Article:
The players sued to block their suspensions, saying the NFL broke Minnesota labor law in applying its drug policy. The NFL wants the Supreme Court to overturn a federal judge’s decision last year that sent the case to state court.

This is a tricky situation. If the U.S. Supreme Court overrules Larson’s decision, then it looks as if the NFL has more power than state courts. But if the U.S. Supreme Court doesn’t overrule the decision, then maybe more players will look for loopholes when they fail drug tests.

Many feel as though the NFL’s drug policy is extreme, but it’s in place to ensure that players don’t cheat the game. While I would wholeheartedly agree that it’s a bit absurd for the league to force players to notify teams when they’re about to use over-the-counter cough medicine (which is actually on the NFL’s banned list), those rules are in place in effort to keep the playing field as level as possible.

In the end, I don’t think the Williams Wall will ever be suspended. I can’t imagine that the U.S. Supreme Court would side with the NFL, but then again, crazier things have happened.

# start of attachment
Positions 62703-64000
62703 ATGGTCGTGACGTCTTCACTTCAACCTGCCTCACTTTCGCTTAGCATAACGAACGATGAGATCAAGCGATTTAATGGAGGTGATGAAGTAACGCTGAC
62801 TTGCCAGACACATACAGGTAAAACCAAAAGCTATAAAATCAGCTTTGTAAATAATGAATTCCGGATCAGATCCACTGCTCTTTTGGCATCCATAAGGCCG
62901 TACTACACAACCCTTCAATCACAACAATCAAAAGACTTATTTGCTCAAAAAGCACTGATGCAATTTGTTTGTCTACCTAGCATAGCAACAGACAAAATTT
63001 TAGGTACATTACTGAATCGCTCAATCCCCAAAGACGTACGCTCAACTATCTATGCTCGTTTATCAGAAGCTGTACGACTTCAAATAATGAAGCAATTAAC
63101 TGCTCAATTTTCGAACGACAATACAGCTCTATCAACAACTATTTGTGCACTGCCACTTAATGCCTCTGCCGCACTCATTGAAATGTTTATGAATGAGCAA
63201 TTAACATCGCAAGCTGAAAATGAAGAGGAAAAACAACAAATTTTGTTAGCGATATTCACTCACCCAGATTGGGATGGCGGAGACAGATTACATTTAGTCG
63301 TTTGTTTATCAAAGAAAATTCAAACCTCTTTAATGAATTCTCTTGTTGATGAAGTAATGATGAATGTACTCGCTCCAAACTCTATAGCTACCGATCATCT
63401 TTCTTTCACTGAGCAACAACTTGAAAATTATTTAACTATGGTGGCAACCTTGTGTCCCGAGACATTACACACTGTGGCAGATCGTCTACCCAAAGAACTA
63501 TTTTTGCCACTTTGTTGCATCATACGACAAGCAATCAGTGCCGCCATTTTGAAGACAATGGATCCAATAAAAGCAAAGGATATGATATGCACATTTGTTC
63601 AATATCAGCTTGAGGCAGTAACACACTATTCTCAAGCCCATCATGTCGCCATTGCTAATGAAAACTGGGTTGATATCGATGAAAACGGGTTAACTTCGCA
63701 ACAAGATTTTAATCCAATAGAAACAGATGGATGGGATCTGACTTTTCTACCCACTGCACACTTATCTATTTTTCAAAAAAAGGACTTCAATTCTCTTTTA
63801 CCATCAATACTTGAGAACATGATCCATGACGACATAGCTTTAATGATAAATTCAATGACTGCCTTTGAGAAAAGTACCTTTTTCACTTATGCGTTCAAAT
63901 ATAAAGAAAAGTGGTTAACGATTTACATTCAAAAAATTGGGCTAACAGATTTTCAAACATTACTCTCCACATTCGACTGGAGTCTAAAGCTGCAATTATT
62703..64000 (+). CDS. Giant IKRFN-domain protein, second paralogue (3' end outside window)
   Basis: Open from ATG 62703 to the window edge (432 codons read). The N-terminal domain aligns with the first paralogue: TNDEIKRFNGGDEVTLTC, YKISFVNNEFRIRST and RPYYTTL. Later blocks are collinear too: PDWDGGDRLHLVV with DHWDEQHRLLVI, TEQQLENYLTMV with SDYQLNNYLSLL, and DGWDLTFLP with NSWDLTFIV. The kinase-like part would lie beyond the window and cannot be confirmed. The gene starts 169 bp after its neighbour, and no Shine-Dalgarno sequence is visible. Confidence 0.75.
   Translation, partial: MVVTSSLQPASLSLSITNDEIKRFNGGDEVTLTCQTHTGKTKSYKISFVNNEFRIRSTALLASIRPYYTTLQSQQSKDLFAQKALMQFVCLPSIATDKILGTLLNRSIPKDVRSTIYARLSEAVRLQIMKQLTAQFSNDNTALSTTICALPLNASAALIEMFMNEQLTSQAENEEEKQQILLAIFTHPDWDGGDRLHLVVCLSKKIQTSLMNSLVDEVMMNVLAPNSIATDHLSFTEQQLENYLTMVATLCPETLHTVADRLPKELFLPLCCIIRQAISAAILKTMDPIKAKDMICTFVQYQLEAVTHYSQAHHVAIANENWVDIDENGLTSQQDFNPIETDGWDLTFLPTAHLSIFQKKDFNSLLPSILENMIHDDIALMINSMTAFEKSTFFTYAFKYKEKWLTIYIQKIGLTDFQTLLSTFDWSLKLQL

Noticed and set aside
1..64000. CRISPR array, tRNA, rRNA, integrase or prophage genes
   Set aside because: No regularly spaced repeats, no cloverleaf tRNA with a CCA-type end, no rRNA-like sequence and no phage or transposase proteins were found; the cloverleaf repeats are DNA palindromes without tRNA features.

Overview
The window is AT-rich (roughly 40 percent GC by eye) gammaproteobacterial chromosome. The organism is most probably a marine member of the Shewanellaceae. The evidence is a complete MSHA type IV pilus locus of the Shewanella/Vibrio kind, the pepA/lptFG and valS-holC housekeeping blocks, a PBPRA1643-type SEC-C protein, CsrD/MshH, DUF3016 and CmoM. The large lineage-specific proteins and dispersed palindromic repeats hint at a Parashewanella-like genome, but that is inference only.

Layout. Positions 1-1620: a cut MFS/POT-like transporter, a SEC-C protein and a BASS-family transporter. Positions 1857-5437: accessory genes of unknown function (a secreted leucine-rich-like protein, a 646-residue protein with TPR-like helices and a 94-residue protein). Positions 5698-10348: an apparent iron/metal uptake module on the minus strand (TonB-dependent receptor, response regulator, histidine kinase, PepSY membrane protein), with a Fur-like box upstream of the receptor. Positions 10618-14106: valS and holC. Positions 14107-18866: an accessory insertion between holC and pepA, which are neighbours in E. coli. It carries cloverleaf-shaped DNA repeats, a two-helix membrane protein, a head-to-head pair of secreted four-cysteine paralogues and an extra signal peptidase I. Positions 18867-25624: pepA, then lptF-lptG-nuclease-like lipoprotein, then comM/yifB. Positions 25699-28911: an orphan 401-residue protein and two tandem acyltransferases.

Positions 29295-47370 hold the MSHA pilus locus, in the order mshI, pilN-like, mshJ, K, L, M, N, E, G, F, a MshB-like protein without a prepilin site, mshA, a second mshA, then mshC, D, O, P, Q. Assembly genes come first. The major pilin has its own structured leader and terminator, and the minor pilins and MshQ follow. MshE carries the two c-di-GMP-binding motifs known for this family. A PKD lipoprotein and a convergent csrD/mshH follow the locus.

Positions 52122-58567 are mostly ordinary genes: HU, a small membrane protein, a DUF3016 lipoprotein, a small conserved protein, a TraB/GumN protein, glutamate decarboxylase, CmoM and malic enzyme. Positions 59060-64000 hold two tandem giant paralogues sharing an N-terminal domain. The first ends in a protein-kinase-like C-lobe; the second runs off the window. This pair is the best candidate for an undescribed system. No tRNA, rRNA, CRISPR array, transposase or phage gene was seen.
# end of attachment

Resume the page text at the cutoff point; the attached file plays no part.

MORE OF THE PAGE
Photo from fOTOGLIF

Vikings to have Williams Wall for entire season

The U.S. Court of Appeals ruled that the case of Vikings’ defensive tackles Kevin Williams and Pat Williams will stay in Minnesota state court and thus, the two players will be allowed to play the entire season.

From the Minneapolis Star-Tribune:

Judge Bobby Shepherd wrote the highly detailed 34-page decision for the panel that also included Judges Duane Benton and Diana Murphy. The decision essentially allows the Williams to play while keeping the remains of the case in Hennepin County District Court where Judge Gary Larson already has said he likely wouldn’t force the Vikings defensive tackles into a civil trial during the coming season. He stayed action in his courtroom until the federal court determined whether it has jurisdiction over some of the claims.

While the parties could ask the U.S. Supreme Court to take the case, the court does not have to hear it. The Williamses were suspended for taking the banned substance bumetanide. They filed a lawsuit in state court contending that the NFL’s drug-testing procedures violate Minnesota workplace laws, and they asked that a judge void their suspensions. Then the NFL Players Association sued in U.S. District Court on their behalf.